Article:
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on Jun 4, 2013 in Wildlife Photography

Flash is just Part of the Photo


OK, you made the choice to pull out the flash (congrats) and you have all the numbers dialed in and you’re getting the results you want (perfection!). That in itself doesn’t make all things rosey! Not even in fact, you still gotta do that thing, storytelling. Here’s one of my favorite birds of the tundra, the plain ‘ol Dunlin. The plain ‘ol Dunlin is anything but plain in its breeding duds, it’s spectacular! While I didn’t find any of its nests this trip, we did find some of these gorgeous little birds on a dark and cold morning. So whole set up (which we were getting faster at setting up after all the practice) came out: Gitzo 5561SGT w/ Wimberley Head(w/ RRS Quick Release mount attached) is the Nikon 800f5.6 AFS (w/TC800-25e) and with the SB-900’s (powered by SD9) light going through a BetterBeamer all being held to the head with a Wimberley F9 Flash holder. And after that, many when they see that image appear on the LCD sigh and think the photography is all done. But it’s not! The top photo is BORING!!! It’s a colorful bird in horribly gray water. I wouldn’t put that on my wall. There’s no life to the photo, there’s no character, just no storytelling.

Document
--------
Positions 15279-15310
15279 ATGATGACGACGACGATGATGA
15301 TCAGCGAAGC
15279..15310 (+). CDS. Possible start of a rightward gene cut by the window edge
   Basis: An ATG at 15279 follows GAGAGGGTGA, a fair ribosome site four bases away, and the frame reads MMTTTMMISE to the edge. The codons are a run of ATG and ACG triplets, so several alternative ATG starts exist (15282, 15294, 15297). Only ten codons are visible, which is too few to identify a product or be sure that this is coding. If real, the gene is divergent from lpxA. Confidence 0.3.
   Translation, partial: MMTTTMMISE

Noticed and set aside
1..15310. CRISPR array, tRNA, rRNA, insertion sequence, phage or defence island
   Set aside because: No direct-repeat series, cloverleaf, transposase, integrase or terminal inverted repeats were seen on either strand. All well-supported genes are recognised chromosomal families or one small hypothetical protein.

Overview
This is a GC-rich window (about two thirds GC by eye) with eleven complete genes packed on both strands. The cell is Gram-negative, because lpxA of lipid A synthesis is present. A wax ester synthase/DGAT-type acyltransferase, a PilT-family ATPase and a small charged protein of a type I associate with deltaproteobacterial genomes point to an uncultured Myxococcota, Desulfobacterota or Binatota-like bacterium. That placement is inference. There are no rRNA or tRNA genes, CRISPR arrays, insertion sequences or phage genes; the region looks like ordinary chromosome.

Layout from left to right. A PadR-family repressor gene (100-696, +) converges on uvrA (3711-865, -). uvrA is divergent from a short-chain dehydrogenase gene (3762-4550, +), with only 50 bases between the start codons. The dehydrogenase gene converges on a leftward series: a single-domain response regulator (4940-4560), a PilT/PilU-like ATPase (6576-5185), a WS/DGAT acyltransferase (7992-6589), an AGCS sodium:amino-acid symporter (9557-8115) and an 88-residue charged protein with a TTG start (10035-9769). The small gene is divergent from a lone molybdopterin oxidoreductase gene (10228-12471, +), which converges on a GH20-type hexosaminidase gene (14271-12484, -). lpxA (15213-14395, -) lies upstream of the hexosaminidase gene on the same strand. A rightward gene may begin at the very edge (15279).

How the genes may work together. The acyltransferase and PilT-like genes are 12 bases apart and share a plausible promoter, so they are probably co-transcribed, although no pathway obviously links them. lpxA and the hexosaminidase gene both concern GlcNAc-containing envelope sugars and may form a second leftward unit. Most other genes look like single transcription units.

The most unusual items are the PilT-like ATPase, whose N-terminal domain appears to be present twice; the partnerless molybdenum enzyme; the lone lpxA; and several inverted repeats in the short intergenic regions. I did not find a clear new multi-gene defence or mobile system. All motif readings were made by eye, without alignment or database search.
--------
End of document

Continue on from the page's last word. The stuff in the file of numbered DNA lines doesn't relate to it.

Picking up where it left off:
How do you tell the visual story? Oh man, that’s a more difficult question to answer than how to use the flash as far as I’m concerned! Why? Because we all tell stories differently. For me, I have this long past history of working with Dunlin in Churchill at the nest. I remember all to well all the time watching them land in the grasses and then spending hours determining where they were going to “mouse” to which would be the nest. Than with that info, trying to get the photo of them on the nest. Now if all of this is Greek to you, it means you have some basic biology to learn and that’s the best answer to the question, how do you tell the story? Knowing basic biology helps in so many ways and storytelling is one of the biggest. So the bottom photo to me is much more entertaining, much more eye pleasing and more of a storyteller. Dunlin are always in the water, 365 because that’s where they have to feed. But they are only in breeding plumage for a short time and that time, they are in the grasses. And in the grasses, the viewer gets the hint of why they have the dramatic plumage change. So while the flash brings to life to those colors, I feel you gotta tell the story of why those colors.